Sunday, January 9, 2011
My reason to begin sustainable living was to stay well after three separate breast cancers but I did not realize it would come with the additional benefit of renewed energy.
I have been consistent with the removal of known toxins from my home and food even to the point of using clay paint for my paintings.
I painted my home with VOC friendly paint and used VOC friendly water based sealant on the floorboards,
Surfaces are natural cotton or wood, no plastics, no synthetics and lots of living, breathing plants to keeping the air fresh and clean,
In the kitchen no plastics, instead stainless steel, crockery, glass, and no microwave just an old stove with metal elements.
No petroleum based detergents or bleaches, instead simple sustainable cleaners such as baking soda and salt which are equally efficient.
Where possible I try to purchase organic cotton, and all my personal items are simple, non toxic items.
A journey in growing food has been part of this sustainable change and something I share on this blog.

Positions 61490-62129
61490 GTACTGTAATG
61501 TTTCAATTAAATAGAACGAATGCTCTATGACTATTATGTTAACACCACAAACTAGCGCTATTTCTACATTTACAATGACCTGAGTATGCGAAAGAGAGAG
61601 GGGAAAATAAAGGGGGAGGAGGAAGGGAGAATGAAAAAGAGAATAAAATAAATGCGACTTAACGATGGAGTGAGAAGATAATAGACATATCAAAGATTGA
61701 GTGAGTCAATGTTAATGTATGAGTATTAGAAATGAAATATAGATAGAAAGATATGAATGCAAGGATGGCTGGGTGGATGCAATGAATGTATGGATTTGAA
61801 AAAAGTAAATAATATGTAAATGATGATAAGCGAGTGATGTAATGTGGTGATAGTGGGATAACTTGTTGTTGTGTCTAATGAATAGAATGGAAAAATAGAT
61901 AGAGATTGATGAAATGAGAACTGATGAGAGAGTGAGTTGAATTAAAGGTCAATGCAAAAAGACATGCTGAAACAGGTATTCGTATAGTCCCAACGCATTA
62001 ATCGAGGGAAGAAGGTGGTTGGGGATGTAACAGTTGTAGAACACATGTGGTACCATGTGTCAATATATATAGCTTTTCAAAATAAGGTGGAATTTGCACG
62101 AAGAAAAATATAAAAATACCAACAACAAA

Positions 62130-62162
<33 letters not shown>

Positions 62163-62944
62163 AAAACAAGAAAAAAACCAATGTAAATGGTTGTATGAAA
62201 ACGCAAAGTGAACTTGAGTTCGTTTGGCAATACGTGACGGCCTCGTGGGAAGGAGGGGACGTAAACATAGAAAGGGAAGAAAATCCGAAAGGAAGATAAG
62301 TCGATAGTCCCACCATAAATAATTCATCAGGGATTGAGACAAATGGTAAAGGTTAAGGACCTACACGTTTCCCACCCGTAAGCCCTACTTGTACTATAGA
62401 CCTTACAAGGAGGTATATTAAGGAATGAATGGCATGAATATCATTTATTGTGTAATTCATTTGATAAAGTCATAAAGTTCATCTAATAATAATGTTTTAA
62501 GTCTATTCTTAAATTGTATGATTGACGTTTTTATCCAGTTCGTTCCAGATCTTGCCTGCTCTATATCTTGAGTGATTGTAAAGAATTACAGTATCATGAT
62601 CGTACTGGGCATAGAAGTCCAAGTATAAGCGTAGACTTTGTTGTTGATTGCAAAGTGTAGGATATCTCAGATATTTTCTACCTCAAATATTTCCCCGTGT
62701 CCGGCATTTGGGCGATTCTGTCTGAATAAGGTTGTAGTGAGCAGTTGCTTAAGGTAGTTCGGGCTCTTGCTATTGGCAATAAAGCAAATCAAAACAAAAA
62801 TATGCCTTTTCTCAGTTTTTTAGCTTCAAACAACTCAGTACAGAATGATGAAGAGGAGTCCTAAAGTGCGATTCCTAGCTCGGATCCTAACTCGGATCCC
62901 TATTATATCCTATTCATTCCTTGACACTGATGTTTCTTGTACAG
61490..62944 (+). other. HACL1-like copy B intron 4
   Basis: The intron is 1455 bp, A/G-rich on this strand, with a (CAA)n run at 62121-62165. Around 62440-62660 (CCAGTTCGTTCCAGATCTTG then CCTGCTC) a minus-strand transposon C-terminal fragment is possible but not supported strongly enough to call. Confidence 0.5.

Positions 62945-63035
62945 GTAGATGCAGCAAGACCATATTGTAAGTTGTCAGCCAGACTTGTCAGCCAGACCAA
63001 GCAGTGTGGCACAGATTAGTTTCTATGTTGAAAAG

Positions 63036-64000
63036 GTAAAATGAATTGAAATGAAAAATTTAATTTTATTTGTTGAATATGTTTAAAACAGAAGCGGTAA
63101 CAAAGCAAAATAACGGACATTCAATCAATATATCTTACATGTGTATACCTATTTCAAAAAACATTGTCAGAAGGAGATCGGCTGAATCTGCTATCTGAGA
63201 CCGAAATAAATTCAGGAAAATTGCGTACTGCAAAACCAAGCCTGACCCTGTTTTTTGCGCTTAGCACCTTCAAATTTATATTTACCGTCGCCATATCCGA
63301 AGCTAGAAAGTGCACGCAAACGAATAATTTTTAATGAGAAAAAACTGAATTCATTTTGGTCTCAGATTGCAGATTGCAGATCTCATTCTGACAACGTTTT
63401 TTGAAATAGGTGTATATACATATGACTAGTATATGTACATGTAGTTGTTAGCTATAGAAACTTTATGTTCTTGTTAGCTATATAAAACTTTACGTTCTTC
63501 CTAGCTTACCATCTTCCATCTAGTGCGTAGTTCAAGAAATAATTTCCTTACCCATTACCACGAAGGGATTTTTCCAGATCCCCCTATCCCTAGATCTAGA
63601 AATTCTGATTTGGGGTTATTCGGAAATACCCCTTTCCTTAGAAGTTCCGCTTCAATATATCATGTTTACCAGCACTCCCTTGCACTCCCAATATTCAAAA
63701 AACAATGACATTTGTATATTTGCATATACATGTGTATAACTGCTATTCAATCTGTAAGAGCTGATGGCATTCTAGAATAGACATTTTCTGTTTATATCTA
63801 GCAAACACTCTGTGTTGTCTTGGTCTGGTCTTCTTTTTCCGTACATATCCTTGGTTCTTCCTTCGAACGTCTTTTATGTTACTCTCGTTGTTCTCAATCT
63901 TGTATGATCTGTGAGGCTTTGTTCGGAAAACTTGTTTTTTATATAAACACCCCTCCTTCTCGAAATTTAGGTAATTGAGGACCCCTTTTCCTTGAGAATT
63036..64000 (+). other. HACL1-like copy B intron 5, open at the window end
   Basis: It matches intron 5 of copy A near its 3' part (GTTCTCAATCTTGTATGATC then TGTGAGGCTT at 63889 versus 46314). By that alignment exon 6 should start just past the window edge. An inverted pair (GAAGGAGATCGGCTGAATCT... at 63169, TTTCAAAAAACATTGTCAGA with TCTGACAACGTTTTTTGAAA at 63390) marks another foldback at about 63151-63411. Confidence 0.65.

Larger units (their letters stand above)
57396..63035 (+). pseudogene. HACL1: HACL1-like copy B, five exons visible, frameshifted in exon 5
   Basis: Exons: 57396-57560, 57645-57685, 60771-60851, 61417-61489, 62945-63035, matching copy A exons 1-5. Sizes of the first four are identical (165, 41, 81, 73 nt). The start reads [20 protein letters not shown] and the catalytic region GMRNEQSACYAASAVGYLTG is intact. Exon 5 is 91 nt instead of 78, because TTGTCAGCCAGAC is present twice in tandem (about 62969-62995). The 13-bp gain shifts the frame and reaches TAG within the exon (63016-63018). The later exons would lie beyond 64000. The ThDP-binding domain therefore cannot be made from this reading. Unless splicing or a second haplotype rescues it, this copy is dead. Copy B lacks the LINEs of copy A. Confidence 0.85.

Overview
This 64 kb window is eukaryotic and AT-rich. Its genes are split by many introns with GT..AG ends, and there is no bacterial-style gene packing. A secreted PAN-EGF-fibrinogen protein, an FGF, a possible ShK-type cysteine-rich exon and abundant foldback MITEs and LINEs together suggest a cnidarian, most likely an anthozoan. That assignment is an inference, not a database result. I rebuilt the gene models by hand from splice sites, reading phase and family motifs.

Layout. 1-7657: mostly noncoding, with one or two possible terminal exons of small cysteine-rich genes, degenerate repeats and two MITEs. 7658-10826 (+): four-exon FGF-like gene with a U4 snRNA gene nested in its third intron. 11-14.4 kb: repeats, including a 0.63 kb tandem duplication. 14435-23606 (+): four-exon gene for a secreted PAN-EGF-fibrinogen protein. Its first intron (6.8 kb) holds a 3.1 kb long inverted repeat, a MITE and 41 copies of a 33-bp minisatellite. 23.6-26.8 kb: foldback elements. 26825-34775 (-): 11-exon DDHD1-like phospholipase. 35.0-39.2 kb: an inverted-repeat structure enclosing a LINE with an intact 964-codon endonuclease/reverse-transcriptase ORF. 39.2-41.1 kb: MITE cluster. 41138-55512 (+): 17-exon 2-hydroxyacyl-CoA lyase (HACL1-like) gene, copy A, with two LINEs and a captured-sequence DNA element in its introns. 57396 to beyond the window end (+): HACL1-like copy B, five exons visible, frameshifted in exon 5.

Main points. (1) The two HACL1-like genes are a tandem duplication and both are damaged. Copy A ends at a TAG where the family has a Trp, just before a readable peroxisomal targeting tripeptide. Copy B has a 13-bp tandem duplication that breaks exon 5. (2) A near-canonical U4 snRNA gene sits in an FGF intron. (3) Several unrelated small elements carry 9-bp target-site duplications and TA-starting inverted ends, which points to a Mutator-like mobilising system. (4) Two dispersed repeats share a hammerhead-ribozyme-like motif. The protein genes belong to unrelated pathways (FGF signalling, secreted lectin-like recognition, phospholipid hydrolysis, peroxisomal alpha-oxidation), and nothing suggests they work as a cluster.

An important aspect of growing this food for me has been being part of a community garden where we have learned the strength of food is dependent on the quality of the soil.
Together with other garden members I work on improving the soil by adding depleted minerals, lime, mulch, compost, seaweed emulsion, worm castings and blood and bone.
The community garden has also introduced me to many new foods.
The Drumstick Tree pictured left is one such food. This wonderful tree will continuously produce edible flowers and green seed pods, a cross between peanuts and asparagus, its leaves are 38% protein with all essential amino acids, and the roots can be used as horseradish and medicinally.
It is drought tolerant and has another very special attribute. Its dried seeds can be crushed to purify water to drinking standard.
Becoming sustainable is an evolving process but one I have discovered not only allows a oneness with our earth but also brings new discoveries and energy.